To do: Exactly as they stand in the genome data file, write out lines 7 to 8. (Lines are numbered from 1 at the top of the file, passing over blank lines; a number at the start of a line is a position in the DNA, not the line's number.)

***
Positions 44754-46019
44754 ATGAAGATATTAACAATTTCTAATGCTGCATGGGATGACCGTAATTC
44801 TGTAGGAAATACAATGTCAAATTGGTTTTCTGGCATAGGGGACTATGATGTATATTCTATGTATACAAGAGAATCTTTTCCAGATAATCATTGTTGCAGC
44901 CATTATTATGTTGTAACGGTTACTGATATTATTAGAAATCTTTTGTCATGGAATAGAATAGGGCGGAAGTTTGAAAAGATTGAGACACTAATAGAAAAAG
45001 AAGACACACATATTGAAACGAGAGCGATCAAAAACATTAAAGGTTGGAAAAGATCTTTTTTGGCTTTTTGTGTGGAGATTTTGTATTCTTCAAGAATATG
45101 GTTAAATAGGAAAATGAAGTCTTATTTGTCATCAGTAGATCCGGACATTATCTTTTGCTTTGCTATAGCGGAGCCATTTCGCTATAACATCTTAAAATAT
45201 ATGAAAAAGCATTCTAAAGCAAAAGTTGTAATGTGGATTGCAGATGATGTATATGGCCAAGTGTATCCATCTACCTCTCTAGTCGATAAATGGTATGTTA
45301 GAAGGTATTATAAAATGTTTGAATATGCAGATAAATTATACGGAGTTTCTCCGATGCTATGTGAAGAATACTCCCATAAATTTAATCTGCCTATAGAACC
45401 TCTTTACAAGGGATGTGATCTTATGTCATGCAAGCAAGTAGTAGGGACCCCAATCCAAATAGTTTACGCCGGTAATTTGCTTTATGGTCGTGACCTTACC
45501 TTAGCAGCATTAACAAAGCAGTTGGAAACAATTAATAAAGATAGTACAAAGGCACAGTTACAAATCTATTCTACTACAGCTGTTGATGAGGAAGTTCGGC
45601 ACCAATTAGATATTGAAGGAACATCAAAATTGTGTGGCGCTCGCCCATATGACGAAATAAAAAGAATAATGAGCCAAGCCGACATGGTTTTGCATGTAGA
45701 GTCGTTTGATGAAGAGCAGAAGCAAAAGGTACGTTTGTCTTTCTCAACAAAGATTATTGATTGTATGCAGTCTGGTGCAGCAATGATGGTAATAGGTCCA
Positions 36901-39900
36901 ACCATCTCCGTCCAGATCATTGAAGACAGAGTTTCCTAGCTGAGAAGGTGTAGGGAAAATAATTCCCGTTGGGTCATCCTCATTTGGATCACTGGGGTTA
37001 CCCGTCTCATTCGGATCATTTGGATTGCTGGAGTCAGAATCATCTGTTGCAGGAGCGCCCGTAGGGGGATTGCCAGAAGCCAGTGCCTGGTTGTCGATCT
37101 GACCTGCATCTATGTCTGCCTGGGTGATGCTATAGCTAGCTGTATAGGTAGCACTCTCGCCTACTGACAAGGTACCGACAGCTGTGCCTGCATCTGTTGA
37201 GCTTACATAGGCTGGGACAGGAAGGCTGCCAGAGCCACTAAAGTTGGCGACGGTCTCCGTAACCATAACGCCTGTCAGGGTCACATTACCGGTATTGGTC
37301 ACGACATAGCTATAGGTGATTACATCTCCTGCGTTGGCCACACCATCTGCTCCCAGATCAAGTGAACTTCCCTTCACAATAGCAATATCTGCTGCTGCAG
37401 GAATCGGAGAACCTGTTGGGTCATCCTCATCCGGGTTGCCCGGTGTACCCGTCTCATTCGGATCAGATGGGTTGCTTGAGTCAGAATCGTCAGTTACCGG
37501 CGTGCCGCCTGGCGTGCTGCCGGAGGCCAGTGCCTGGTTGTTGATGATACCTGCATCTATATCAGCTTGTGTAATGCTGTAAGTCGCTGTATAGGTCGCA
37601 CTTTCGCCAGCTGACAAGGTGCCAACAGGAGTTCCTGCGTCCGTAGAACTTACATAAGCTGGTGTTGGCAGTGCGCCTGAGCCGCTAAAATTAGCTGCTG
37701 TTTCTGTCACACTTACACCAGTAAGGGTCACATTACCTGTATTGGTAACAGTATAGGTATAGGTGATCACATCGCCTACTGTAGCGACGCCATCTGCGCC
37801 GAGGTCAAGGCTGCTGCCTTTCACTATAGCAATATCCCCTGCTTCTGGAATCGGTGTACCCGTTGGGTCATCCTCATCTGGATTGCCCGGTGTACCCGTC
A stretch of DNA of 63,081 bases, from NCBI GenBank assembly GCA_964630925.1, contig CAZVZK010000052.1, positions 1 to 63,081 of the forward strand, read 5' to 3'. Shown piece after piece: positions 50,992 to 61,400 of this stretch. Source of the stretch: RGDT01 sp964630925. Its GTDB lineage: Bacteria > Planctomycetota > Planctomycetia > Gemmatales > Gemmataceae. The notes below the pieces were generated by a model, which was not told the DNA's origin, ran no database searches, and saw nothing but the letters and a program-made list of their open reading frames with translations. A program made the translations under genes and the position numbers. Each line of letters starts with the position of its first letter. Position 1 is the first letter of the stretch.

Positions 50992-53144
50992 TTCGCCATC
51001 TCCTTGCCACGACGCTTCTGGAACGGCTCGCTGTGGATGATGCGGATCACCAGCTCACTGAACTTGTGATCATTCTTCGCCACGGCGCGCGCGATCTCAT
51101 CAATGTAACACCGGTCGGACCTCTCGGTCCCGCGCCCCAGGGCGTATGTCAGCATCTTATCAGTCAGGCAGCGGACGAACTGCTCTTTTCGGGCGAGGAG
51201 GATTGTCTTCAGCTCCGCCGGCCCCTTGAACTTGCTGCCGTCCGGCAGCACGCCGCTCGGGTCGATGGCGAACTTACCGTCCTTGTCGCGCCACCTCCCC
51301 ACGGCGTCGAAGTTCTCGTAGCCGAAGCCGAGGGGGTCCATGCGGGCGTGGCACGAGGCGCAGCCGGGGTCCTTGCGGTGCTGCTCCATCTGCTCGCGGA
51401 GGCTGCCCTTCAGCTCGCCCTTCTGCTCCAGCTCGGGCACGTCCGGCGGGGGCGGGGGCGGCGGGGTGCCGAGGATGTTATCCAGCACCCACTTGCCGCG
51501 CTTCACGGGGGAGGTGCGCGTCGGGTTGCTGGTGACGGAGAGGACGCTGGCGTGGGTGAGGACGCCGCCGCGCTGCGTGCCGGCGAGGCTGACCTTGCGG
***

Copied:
45201 ATGAAAAAGCATTCTAAAGCAAAAGTTGTAATGTGGATTGCAGATGATGTATATGGCCAAGTGTATCCATCTACCTCTCTAGTCGATAAATGGTATGTTA
45301 GAAGGTATTATAAAATGTTTGAATATGCAGATAAATTATACGGAGTTTCTCCGATGCTATGTGAAGAATACTCCCATAAATTTAATCTGCCTATAGAACC